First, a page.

The control is not limited only to the police surveillance of the territory but it has expanded to electronic surveillance. An application for mobiles called ‘Immuni’ – ‘Immune people’ have been developed by a private company and licensed to the Italian government without costs (Redazione ANSA 2020). The aim of this app is to track the people in order to trace possible contacts of infected people. At the moment it is under test in some regions and its use is voluntary even if the government is expecting a massive use of it.
The current pandemic highlighted both a fundamental criticality, the lack of solid infrastructures for social change that can be activated for a medical emergency, and the State power to shut down effectively any possible forms of dissent.
Furthermore, when we started to organise online communication between activists other two critical issues emerged: technology literacy and the flaws of alternative online platforms. On one side, activists from all age groups are often not familiar with effective online communications or platforms and they need training. On the other, alternative online platforms showed many limits like not being user friendly or poor performances in a time of internet overload. On the top of this, many activists and groups started to use and recognise the importance of alternative online services only during the crisis. In a time of dire need the demand for these services have been suddenly skyrocketing during the crisis, putting even more pressure on autonomous resources and highlighting critical issues of learning. However, the advantages of these platforms in terms of communication self-management and digital security are enormous, both in the short and long term.
Various unions have already denounced that from the beginning of the crisis the General Confederation of Italian Industry put pressure on decision-making bodies to delay the establishment of containment zones or asked for less stringent limits. From the 4 of May onwards the government is planning Phase 2, the phase after the lockdown, with openings in deferred time and various health measures. However employers are eager to open their business, even at the risk of the health of their employees.
Social movements were caught by surprise by this pandemic, like everyone else, and they have been very slow in organising a response, because of the gravity of the crisis and the structural issues previously highlighted. Building lasting and effective infrastructures for social change have been for long a problem that need to be seriously addressed, now more than ever. What we are trying to do now is to discuss online what will happen next; we are all too aware that phase of lockdown with acute numbers of infections will follow by many months of uncertainty before a vaccine or a cure will solve definitely this pandemic. What will happen during this period and the magnitude of the economic breakdown that is ahead of us are a question mark. What is certain is that with this crisis the capitalist system has demonstrated for the umpteenth time its inability to live on the planet in harmony with nature (Bookchin 2005).
Link to original article here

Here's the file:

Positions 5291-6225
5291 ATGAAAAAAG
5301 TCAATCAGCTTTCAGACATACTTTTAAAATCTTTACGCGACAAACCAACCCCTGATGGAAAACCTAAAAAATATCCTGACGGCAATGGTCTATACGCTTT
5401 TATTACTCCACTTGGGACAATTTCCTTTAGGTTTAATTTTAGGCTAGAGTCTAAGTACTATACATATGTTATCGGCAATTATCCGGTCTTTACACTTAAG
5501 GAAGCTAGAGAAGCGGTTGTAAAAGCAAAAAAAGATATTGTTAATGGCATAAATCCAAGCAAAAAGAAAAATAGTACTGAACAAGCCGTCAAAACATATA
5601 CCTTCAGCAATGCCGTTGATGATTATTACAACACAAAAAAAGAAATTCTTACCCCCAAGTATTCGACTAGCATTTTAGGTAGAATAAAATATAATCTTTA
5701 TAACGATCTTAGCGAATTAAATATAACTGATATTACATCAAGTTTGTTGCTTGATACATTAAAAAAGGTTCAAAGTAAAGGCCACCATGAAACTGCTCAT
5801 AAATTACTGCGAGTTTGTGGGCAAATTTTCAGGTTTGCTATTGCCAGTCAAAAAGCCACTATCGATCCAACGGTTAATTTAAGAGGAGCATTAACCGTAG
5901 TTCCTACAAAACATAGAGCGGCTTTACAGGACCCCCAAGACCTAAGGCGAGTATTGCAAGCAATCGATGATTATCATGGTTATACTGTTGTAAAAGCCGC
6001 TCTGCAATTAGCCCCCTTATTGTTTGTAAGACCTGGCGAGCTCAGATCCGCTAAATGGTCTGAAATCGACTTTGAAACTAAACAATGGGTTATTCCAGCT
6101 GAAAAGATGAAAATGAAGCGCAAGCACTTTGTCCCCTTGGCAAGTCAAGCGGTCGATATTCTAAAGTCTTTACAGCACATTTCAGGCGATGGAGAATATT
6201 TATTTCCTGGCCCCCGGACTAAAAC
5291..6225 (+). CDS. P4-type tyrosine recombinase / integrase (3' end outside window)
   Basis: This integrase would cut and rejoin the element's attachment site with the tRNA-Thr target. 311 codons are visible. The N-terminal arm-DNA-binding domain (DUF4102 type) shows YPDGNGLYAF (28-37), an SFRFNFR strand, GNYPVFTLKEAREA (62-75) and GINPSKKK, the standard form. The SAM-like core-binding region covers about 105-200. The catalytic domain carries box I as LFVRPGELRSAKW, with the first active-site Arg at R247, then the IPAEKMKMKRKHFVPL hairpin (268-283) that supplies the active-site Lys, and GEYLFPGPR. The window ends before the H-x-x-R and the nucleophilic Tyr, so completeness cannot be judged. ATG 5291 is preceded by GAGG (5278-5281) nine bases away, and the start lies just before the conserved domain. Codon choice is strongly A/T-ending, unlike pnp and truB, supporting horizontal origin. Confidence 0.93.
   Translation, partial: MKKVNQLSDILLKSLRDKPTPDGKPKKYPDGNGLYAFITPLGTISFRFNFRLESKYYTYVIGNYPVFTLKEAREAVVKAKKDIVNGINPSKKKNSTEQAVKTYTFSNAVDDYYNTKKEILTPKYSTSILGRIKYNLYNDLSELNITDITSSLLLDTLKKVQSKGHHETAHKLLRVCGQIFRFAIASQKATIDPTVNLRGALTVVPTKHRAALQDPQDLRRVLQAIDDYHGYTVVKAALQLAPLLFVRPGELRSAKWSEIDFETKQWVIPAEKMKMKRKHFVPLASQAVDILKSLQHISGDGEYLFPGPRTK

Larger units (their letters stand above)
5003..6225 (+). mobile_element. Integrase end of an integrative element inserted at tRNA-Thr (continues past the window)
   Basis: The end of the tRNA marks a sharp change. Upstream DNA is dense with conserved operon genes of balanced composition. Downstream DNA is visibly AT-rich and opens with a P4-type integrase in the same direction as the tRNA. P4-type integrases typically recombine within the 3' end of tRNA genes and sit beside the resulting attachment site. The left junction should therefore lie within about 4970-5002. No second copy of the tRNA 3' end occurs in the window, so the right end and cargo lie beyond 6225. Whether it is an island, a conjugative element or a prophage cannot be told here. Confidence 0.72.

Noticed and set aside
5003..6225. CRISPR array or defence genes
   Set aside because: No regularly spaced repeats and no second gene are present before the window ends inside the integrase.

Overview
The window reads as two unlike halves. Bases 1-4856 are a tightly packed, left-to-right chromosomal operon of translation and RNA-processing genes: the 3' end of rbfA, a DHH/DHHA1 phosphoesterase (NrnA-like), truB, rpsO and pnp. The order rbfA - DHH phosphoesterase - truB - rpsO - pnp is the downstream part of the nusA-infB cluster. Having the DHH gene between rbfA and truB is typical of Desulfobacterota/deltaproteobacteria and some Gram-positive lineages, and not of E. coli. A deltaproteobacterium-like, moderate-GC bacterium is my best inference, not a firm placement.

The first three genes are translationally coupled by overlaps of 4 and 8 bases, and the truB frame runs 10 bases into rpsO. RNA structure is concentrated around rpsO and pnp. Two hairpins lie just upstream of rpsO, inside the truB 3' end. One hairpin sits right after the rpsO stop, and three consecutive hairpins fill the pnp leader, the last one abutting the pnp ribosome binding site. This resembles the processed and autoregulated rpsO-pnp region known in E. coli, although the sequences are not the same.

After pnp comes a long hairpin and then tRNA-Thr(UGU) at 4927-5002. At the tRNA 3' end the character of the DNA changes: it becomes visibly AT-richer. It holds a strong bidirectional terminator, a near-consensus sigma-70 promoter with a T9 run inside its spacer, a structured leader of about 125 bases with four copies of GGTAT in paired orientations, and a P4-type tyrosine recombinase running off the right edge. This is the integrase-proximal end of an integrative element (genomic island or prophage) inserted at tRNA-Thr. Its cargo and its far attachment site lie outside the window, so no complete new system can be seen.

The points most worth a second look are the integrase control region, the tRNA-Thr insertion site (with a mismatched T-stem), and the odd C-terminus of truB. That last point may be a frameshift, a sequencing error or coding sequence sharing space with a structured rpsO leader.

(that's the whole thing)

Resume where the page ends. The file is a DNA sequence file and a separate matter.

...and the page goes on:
1. I would like to thank Giovanni Lupieri and Margherita Ciani for their comments and advice relating to earlier versions of this piece.
2. More info at: https://www.facebook.com/brigatevolontarieMilano/
- Redazione ANSA. 2020. Coronavirus: Arcuri firma ordinanza per app italiana.ANSA,17 April. [Online]. [Accessed 14 April 2020]. Available at:https://www.ansa.it/sito/notizie/tecnologia/2020/04/17/coronavirus-arcurifirma-ordinanza-per-app-italiana_fc3d527f-75e3-49ee-a36c-c85ec47bffd5.html
- Bookchin, M. 2005a. The Ecology of Freedom. Oakland: AK Press.
- Merli, G. 2020. Cibo, medicine, aiuti: la solidarietà auto-organizzata. IlManifesto, 24 March [Online]. [Accessed 14 April 2020]. Available at:https://ilmanifesto.it/cibo-medicine-aiuti-la-solidarieta-auto-organizzata-aitempi-del-covid-19/
- Redazione Milano 2020. Coronavirus, l’attivismo non si è fermato. 4- MattiaRigodanza, Collettivo Fuori Luogo e Brigate Volontarie per l’Emergenza.Pressenza, 7 April [Online]. [Accessed 14 April 2020]. Available at:https://www.pressenza.com/it/2020/04/coronavirus-lattivismo-non-si-efermato-4-mattia-rigodanza-collettivo-fuori-luogo-e-brigate-volontarie-perlemergenza/
About the author:
Federico Venturini is an Research Associate at the University of Udine (Italy). His current research focuses on Zero Waste and sustainable tourism. In 2016, he earned his PhD at the University of Leeds. Focusing on the experiences in Rio de Janeiro between 2013-2014, in his research he explored the relations between contemporary cities and urban social movements, utilizing participatory/militant research approaches and through the lens of social ecology. He is been a member of the Advisory Board of the Transnational Institute of Social Ecology, and the International İmralı Peace Delegation, organized by the EU Turkey Civic Commission. He co-edited with Thomas Jeffrey Miley the book Your Freedom and Mine: Abdullah Ocalan and the Kurdish Question in Erdogan’s Turkey and with Emet Degirmenci and Inés Morales the volume Social Ecology and the Right to the City: Towards Ecological and Democratic Cities. He can be contacted at firstname.lastname@example.org